International Conference Criticisms and Developments in the Assessment of Radiation Risk
5th and 6th May 2009
Molyvos (Mithymna) Island of Lesvos, Greece
The purpose of the Conference was to critically examine the current radiation risk models epitomised by recent reports of the International Commission on Radiological Protection (ICRP) and the US BEIR VII Committee.
In convening the International Conference and in establishing the Edward Radford Memorial Award, the Committee has recognised that the purely scientific issues of radiation risk stand in a politically charged context. Nowhere is this better exemplified than by the persecution of Dr. Radford by the international radiological community and the prosecution and imprisonment of Professor Yuri Bandazhevski after he insisted on publishing his results. This is not to deny the courage and experience of other workers whose careers and professional standing have been attacked. Professor Alice Stewart, the Committee’s first Chair, is an outstanding example. It would be invidious to attempt a complete list of scientists who have challenged the orthodox view of radiation and its health effects.
The orthodox view represented by ICRP is crumbling in the face of challenges to its theoretical basis and epidemiological observations which falsify its predictions. In 2004 the crucial quantity of “absorbed dose” was reported to be virtually meaningless by the UK CERRIE committee in exposure circumstances which the ICRP itself has analysed. In 2005 the ICRP’s pivotal epidemiological basis in the Japanese survivors of the American A-bombs was declared invalid by the official French risk agency IRSN. In the days running up to the Lesvos Conference the application of the ICRP risk model to post-accident exposures was admitted to be wrong by Dr Valentin, the recently retired Scientific Secretary of ICRP, and by Dr. Larsson, the Deputy Director of the Swedish Radiation Safety Authority SSM(1). The Committee’s own 2006 publication Chernobyl 20 Years On (recently updated and reprinted) summarised hundreds of epidemiological and laboratory studies showing effects far graver than can be accounted for using ICRP’s model. The Conference received further presentations on a number of health related phenomena which are outside the ICRP paradigm. These included illnesses – largely of the cardio-vascular system – associated with Chernobyl fallout in Belarus, bystander effects induced by radiation exposure in vivo, and low dose radiation-induced genetic effects across Europe.
Presentations on cancer topics including the recent official German study of childhood leukaemia near nuclear power plant showed effects far greater than predicted by ICRP.
Presentations on photoelectron enhancement of gamma and X-rays, the unreliability of UNSCEAR estimates of population doses following Chernobyl, and the assessment of risks following in utero exposure all revealed knowledge gaps in the ICRP approach. Professor Shoji Sawada’s paper on the estimation of residual effects in Hiroshima survivors showed that it is possible to use ABCC / RERF data to calculate that ingested and inhaled fallout, residual contamination and neutron activation products caused substantial health effects in the population outside the 1.2 kilometre zone, and that these effects exceeded the effects of the acute external irradiation. He showed that the peak effect from exposure to fallout was comparable to 1 Gray of acute external irradiation.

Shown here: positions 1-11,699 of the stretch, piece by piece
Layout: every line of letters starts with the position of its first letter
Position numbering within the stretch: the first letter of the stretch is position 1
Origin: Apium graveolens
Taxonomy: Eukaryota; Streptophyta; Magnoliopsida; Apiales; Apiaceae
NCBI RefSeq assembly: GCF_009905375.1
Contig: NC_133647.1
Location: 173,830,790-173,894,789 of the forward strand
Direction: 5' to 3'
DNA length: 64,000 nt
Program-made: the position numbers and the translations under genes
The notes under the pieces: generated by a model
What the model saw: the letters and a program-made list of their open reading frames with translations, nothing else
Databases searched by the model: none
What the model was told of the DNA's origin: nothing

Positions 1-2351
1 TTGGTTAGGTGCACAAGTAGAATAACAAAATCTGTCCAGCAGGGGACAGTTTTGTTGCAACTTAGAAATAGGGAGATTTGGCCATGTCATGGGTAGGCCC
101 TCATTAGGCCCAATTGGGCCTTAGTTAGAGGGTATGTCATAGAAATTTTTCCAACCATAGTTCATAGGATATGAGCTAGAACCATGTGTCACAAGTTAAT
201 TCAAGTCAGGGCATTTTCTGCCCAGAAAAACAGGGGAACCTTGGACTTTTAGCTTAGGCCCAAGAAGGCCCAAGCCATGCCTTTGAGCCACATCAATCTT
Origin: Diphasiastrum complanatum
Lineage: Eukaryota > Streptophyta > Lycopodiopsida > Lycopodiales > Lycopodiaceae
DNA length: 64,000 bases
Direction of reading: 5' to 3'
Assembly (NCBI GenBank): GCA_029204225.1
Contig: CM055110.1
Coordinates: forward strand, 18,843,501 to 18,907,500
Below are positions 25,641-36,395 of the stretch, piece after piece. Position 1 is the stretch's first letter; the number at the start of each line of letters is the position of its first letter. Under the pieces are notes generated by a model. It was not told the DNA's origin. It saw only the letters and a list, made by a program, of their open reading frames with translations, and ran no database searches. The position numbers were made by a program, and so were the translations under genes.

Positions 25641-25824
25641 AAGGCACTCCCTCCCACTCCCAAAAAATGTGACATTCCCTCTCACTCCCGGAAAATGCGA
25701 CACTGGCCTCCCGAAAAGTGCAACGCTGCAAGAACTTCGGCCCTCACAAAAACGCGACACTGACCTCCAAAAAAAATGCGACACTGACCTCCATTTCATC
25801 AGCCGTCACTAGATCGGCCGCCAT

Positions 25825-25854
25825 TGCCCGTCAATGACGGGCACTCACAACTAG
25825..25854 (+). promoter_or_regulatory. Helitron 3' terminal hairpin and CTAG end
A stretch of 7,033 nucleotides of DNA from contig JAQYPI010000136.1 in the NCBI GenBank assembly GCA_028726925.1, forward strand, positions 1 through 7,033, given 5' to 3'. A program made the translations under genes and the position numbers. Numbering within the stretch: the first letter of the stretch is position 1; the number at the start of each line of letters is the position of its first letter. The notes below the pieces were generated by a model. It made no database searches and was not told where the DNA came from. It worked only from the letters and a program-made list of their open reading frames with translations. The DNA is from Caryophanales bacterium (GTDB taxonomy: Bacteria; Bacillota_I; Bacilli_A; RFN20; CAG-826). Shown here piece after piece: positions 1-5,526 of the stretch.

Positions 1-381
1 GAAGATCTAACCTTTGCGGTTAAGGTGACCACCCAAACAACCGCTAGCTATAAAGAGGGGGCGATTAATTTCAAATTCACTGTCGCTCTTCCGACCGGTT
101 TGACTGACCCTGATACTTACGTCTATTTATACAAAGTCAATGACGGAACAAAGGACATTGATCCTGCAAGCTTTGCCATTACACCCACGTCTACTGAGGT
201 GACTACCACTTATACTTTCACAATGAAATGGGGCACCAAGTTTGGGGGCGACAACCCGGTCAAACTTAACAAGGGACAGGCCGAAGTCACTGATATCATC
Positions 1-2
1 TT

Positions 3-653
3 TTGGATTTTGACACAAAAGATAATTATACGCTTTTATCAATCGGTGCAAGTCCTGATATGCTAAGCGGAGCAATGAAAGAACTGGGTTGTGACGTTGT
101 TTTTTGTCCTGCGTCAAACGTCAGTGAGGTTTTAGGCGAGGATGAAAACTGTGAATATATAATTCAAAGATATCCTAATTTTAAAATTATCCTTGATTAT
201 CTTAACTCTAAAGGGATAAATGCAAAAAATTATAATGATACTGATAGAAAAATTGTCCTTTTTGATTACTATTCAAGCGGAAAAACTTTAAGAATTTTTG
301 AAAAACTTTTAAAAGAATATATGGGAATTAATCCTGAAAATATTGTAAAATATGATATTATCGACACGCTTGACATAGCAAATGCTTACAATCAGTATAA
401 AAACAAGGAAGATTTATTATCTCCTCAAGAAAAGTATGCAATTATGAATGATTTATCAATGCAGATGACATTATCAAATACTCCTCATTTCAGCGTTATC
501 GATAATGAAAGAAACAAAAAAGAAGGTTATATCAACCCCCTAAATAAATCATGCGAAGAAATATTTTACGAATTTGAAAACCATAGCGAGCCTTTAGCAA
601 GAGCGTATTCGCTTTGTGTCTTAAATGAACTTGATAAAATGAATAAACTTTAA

In common with other radiation risk agencies, the Committee recognised that the present state of knowledge demands a thorough programme of research. The Committee differs from other agencies, however, by urging national competent authorities that the existing ICRP model should be abandoned, and that the Committee’s own Recommendations provide a precautionary means of continuing to regulate existing situations which might give rise to radiation exposures. It should be noted that the Recommendations were formulated specifically to enable historical dose data to be modifed
The Committee considered that it is a human right for individuals to know the level of radiation they are exposed to, and to be correctly informed as to the potential consequences of that exposure.
Considering the escalating use of radiation for medical investigation and other general applications, the Committee urged significant publicly funded research into medical techniques which do not involve radiation exposures to patients.
Contributions and recorded discussions at the Conference will be peer-reviewed and collected into a volume of Proceedings which will be published.
The expected publication date is October 2009.
For further information contact the Scientific Secretary, Pr. Dr. Chris Busby through the Office Manager at this email link.
To express an interest in the Proceedings, email the Office Manager or write to
Mireille de Messieres
Secretary of the Organising Committee,
European Committee on Radiation Risk
Sea View Place
1Link to a transcript of conversations between Professor Busby and Drs Valentin and Larsson which was provided to the Conference.